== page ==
March 18, 2017 PRINT Bookmark and Share

Cornell (That's Right) Takes Advantage of Large Sheet to Reach Finals

 (photo: Robert Dungan)

(photo: Robert Dungan)

by Adam Wodon/Managing Editor (@CHN_AdamWodon)

Cornell coach Mike Schafer (photo: Robert Dungan)

Cornell coach Mike Schafer (photo: Robert Dungan)

LAKE PLACID, N.Y. — As badly as Cornell was outplayed at times in last week's ECAC quarterfinal series with Clarkson, it was just as dominant in the first period of Saturday's semifinal against Union.

And though Cornell was unable to parlay that advantage into a goal against Union goaltender Alex Sakellaropoulos despite 21 shots on net, it nonetheless set the tone for the rest of the way.

The Big Red scored twice in the second period, held off Union's inevitable third-period charge, and scored two more late goals to win 4-1. It will now face old nemesis Harvard in the championship game. Those two teams have met six times before in the ECAC championship, and four during Mike Schafer's tenure as Cornell coach.

For whatever reason, the Big Red played most of its best offensive games this season against Union, scoring 12 times in three meetings. But to do it on the larger ice sheet at Lake Placid's Olympic Arena is something else.

To get an idea, those 21 first-period shots were more than Cornell had in any whole game against Clarkson last weekend — any of the three games.

Thing is, most people assume that because Cornell doesn't have the top-to-bottom speed of some other teams, it will get hurt on larger ice surface. But, though coaches may grumble from time to time that the ECAC plays its championship on a 200x100 surface instead of the normal 200x85, if you play it right, it can work to your advantage, even for the team with less speed.

Cornell is not slow, by any means, but the advantage comes from the time and space you get, not from the ability to blow past defenders to the outside.

Cornell carried the puck into the offensive zone consistently in the first period, and once there, stickhandled in the zone and dominated possession. The time and space was there, and Cornell protected the puck, stickhandled and moved to space, to the point that it was running circles around Union in ways reminiscent of the Big Red's dominant teams of the 2000s.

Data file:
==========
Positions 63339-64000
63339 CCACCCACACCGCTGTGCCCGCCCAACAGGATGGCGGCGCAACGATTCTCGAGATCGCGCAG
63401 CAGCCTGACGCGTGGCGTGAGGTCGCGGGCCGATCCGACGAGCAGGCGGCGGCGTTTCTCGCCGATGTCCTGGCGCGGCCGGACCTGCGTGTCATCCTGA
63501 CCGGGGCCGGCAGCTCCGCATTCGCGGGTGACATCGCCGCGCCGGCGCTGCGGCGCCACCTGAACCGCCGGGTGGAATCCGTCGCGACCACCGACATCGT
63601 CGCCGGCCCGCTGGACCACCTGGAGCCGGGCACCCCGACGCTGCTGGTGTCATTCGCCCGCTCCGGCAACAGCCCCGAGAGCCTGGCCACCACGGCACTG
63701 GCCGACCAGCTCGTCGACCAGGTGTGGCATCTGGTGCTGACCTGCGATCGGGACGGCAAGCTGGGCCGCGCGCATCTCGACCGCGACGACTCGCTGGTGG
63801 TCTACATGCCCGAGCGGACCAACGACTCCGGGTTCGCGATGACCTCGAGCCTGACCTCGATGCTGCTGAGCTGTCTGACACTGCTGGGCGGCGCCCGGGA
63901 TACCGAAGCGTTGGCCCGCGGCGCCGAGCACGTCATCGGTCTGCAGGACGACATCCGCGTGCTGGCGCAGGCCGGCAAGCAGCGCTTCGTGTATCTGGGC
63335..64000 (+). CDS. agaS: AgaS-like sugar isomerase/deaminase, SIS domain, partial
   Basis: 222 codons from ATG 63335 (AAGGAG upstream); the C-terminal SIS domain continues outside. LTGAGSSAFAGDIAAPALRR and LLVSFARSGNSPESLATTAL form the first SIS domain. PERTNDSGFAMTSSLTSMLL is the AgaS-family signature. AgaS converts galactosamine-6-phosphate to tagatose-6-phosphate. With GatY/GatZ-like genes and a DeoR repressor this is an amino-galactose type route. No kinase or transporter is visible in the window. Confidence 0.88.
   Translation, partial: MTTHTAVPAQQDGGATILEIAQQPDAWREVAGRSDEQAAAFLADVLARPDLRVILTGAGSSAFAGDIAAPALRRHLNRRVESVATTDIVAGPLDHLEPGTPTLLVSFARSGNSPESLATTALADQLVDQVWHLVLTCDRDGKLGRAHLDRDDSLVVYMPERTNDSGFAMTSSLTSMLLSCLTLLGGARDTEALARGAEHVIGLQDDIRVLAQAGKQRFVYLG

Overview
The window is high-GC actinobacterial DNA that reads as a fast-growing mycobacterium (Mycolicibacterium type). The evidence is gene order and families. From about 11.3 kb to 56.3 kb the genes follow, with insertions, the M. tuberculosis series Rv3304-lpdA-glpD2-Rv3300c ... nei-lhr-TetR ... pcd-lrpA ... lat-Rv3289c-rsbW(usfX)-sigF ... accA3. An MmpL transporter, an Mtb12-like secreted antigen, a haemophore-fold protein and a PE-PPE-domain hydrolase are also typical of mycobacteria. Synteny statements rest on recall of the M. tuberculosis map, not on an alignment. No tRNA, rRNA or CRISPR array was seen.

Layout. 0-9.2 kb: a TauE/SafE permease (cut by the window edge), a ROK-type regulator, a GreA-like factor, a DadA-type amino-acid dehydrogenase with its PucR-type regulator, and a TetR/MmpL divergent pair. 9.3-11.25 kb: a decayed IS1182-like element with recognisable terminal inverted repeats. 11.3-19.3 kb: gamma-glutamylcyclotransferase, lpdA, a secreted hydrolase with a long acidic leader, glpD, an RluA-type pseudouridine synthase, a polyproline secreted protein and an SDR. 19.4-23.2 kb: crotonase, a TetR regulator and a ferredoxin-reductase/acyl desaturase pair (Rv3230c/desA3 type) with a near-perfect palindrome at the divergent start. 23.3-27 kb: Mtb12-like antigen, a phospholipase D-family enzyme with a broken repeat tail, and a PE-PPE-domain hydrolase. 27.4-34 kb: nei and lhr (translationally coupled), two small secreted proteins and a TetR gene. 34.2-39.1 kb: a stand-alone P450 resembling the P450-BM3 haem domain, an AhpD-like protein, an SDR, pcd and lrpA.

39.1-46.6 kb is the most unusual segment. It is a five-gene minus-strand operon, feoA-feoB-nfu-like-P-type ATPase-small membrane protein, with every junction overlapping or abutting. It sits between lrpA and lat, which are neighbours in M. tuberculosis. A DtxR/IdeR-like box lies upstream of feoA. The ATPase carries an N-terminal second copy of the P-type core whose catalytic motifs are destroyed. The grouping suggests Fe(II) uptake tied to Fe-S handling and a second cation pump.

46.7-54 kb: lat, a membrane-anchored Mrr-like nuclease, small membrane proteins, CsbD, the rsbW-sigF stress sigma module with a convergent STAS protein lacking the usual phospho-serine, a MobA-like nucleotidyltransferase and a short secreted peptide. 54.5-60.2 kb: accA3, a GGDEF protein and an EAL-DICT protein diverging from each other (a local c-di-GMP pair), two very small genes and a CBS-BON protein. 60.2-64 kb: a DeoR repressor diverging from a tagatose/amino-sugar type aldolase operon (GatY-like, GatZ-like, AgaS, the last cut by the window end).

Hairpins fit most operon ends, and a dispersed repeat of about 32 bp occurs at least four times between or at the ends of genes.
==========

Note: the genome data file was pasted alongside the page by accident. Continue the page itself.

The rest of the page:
Cornell coach Mike Schafer talked during the week about how the two-week break from the regular season to the quarterfinals, caused him to put too much on the players' plate during the practices, and it caused issues against Clarkson. Friday, Cornell players relied more on their offensive instincts, and it worked.

"It was a big coaching mistake last Friday," Schafer said. "And don't get me wrong, Clarkson played well against us and don't overlook that. They played with great pace. ...

"We narrowed our focus in terms of our preparation for Union. A lot of our focus was on their power play."

Of course, it's one thing to open things up on the offensive end, but to do it and still be responsible defensively takes extra special care. Cornell was able to keep Union's top unit of Mike Vecchione, Spencer Foo and Sebastian Vidmar in check. Once again, the assignment of dealing with Vecchione went to Jake Weidner, who was named the ECAC's Best Defensive Forward for a reason. In three meetings with Union this year, Weidner did not allow Vecchione to get an even-strength point.

"There's no doubt in my mind that kid (Vecchione) should win the Hobey Baker Award," Schafer said. "Just an all-around player, great on faceoffs, great on the power play, he's dangerous on the rush."

Schafer said Weidner took to heart Cornell's new mantra this season of blocking shots.

"Someone watched our practice the other night and they watched us firing rubber pucks at our guys — our guys take great pride (in blocking shots)," Schafer said. "That's a tall, tall order (stopping Vecchione). ... (Weidner) leads our charge on those blocked shots. He has twice as many as the next among forwards. ... (Seeing) Quinnipiac last year, our guys got a big lesson between getting to this level — you gotta pay the price to block shots. Quinnipiac was one of the best teams in our league last year. If there was certain things we were going to steal, or take pride in this year, of what different teams did (that was it)."

Now, to win an ECAC championship, Cornell will have to do it all over again against a Harvard team that has many similarities to Union. Harvard may be a tad better and a tad deeper.

"It was great preparation coming into tomorrow night," Schafer said.

The Big Red are now assured an NCAA bid for the first time since 2012, after being the first team outside the bubble last season. A win in the final, and Cornell could move up to a 2 seed.

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